Tuesday, June 23, 2015

Pricing Pharmaceutical Drugs: An Oligopoly in Action

Economists refer to a market that is dominated by a few producers who act collusively as an oligopoly.  This term may not be very familiar in this context, but the behaviors it represents are quite common.  Wikipedia provides this description of what is involved.

“Oligopolistic competition can give rise to a wide range of different outcomes. In some situations, the firms may employ restrictive trade practices (collusion, market sharing etc.) to raise prices and restrict production in much the same way as a monopoly. Where there is a formal agreement for such collusion, this is known as a cartel. A primary example of such a cartel is OPEC which has a profound influence on the international price of oil.”

“Firms often collude in an attempt to stabilize unstable markets, so as to reduce the risks inherent in these markets for investment and product development….There are legal restrictions on such collusion in most countries. There does not have to be a formal agreement for collusion to take place (although for the act to be illegal there must be actual communication between companies)….”

If a few companies control a market, they have the option of competing on price and quality, hoping to increase profit by gaining market share. However, that requires hard work and it is risky.  Why do that when a more stable situation can be attained by agreeing, tacitly or otherwise, that the market is big enough to be shared, with each participant charging whatever the market will bear for its product.  This path provides the illusion of competition and avoids any suggestions of monopolistic abuse.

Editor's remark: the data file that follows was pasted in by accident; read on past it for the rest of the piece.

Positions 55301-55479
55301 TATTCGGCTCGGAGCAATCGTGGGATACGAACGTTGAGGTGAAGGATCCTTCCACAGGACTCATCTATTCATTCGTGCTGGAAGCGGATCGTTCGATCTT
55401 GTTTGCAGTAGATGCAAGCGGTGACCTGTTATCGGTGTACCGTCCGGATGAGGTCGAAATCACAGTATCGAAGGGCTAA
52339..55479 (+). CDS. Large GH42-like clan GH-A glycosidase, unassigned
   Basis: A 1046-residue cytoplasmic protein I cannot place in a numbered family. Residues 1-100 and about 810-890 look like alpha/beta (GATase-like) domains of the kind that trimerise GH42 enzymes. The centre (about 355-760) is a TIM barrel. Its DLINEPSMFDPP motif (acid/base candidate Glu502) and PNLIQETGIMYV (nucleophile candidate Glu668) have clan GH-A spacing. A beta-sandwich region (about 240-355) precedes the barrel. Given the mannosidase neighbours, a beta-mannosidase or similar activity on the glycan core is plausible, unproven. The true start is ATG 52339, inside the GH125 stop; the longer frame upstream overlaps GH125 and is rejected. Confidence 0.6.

There are specific market situations that invite monopolies or oligopolies.  Consider the case of a good being provided that is so essential that society could not exist without it.  Water is an example of a commodity without which life itself could not exist.  Electrical power is a commodity without which society could not exist.  These are areas in which society has decided that they were too important to be left to free-market vagaries.  The standard solution is to set up strictly regulated monopolies to provide these goods and services.